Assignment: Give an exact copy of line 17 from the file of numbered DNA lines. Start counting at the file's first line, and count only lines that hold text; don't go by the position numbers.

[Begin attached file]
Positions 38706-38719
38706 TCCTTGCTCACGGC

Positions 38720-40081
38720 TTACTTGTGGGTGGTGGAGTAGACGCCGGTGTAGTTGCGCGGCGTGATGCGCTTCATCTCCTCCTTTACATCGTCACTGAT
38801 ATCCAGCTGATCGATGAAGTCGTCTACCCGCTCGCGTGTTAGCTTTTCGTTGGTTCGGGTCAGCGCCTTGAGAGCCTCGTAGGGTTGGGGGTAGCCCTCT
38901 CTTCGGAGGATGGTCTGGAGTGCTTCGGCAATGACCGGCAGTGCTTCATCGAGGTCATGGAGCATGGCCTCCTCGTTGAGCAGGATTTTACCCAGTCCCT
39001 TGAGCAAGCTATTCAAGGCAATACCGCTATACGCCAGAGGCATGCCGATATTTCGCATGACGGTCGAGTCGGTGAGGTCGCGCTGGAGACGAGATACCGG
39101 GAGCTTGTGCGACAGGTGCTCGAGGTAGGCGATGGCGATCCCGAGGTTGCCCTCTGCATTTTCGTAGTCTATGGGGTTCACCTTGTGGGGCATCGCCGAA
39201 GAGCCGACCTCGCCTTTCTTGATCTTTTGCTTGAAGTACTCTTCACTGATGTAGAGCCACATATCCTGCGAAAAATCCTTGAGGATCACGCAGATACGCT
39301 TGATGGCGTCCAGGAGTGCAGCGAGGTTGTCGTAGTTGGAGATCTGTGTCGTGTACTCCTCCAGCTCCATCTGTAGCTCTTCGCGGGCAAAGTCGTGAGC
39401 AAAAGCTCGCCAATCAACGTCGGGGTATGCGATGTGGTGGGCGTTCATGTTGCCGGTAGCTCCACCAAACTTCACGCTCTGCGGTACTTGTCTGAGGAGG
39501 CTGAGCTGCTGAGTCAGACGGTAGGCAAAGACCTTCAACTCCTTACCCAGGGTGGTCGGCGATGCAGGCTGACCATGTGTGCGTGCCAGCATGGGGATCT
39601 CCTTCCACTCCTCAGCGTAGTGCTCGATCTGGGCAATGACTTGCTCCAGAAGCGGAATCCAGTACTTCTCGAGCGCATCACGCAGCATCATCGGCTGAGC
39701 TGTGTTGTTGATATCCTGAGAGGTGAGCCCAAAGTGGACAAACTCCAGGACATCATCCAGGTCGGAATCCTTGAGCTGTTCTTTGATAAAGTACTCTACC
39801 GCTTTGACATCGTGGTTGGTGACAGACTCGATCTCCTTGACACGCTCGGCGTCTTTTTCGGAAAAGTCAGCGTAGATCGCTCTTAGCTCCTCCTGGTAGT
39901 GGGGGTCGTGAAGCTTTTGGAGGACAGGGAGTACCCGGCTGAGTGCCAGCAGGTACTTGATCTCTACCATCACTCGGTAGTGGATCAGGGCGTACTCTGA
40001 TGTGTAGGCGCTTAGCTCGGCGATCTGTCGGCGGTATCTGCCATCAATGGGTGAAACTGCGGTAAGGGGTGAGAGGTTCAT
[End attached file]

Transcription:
40001 TGTGTAGGCGCTTAGCTCGGCGATCTGTCGGCGGTATCTGCCATCAATGGGTGAAACTGCGGTAAGGGGTGAGAGGTTCAT